With your cat-admiring friends, suggest they enter the room quietly, act like a log, and not budge off the sofa for a few minutes. They should not reach for or make eye contact with your cats. With quieter body language, they may achieve the desired interaction with your two cats.
The Purpose of Purring
Q My cat, Felix, loves to purr and does it quite loudly. All I have to do is pet him and he starts rumbling away. But my sister’s cat, Ginger, hardly ever purrs, even though she seems to be happy and is quite pampered. I’ve heard a lot of different things about why cats purr. What’s the real story?
A The phenomenon of purring has fascinated humans for ages. A lot of research has been conducted to figure out this feline mystique, but no one knows for certain why cats purr, though it is believed to be a voluntary act initiated by the central nervous system. In other words, cats purr on purpose, not just as an instinctive response.
Scientists report that cats produce purring sounds by using the diaphragm to push air back and forth across vibrating nerves in the larynx. Purring occurs in a frequency range between 25 and 150 hertz. At the lower end of the range, that rumbling sound can resemble an idling diesel engine, which has a similar velocity. All domestic cats and most wild felids are born with the ability to purr. Cats, from young kittens to senior citizens, purr when they are happy, such as when they are being petted, anticipating dinner, or snuggling on a warm, cozy bed.
Mother cats purr when nursing their kittens, and kittens purr when nursing.
But many cats also purr when they are afraid or in pain. That helps explain why females may purr during labor and why some cats purr when they are being examined at a veterinary clinic or when they are recovering from an injury. The purring might serve to reassure or comfort the frightened cat, and some studies suggest that the low-level vibrations of purring physically stimulate feline muscles and bones to keep them healthy and actually hasten the healing process. Cats purr right to the end — when my beloved Samantha had to be euthanized due to liver disease several years ago, the sound of her purring comforted both of us as she slipped peacefully away in my arms.
The Healing Power of Purring
Q When Groucho, my big tabby, sits in my lap and starts to purr contently, I feel the stress from my day melt away. I’m sure that stroking his soft fur and listening to his purring is good for my health, but is there any scientific proof of this?
A Never underestimate the power of purring — scientists certainly respect that magical motoring sound. Recent studies have validated that hanging around a contented, purring cat can drop a human’s high blood pressure to within normal range, decrease stress, conquer feelings of loneliness, and even bolster selfconfidence.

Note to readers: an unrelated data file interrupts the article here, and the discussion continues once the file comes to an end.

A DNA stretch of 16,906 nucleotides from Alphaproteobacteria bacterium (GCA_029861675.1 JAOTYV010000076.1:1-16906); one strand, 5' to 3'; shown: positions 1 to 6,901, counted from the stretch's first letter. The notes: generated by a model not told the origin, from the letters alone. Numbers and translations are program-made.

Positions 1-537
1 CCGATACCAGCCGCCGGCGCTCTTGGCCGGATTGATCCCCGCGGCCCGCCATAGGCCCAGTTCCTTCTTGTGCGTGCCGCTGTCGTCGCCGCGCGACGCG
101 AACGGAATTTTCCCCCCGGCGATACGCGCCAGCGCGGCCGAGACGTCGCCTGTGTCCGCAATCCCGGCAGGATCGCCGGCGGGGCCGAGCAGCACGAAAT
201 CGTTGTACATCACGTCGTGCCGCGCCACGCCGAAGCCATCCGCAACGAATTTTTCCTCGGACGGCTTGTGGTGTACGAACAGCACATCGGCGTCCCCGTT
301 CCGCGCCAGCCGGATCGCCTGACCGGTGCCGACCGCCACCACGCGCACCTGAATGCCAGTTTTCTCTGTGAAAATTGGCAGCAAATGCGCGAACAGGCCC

About 65 percent of American households have pets, but we are just realizing the power our pets possess in helping us to heal emotionally, physically, and mentally. Scientists are also discovering that cats and other cherished pets possess special healing powers that help people fight disease and cope with chronic conditions.
In his book The Healing Power of Pets, veterinarian Marty Becker describes the biochemical impact pets have on their owners’ body chemistry. He interviewed numerous medical experts who provided the results of many scientific studies that support a biological basis for what we’ve felt intuitively — that people can be healthier by interacting positively and sharing their lives with pets. For example, the mere act of petting your cat can lower your blood pressure.
Dr. Allen Schoen, director of the Veterinary Institute for Therapeutic Alternatives in Sherman, Connecticut, has devoted his career to studying how animals can transform and improve our lives. He explains that a cat’s purr stimulates our auditory nerves and provides us with a peaceful respite from the mechanical noises that are constantly bombarding our senses.
Some medical doctors even recommend “pet prescriptions” to their patients who live alone and need companionship. That’s because physicians have discovered that a family pet can actually motivate some patients to give their best effort when dealing with serious illnesses such as cancer. Having a pet to care for and feed can stimulate ailing individuals to take better care of themselves.
Here are three easy and healthy ways to tap into the healing power of your feline companion:
Spend some time each day just looking at, listening to, and talking with your cat. This helps release those “feel-good” biochemicals that help you relax.
Rub your cat the right way. Learn to give your pet a therapeutic massage, for some one-on-one time that will soothe both of you.
Engage in purposeful play with your cat and you might discover that you can let go of daily stress more easily, breathe more deeply, and laugh more freely.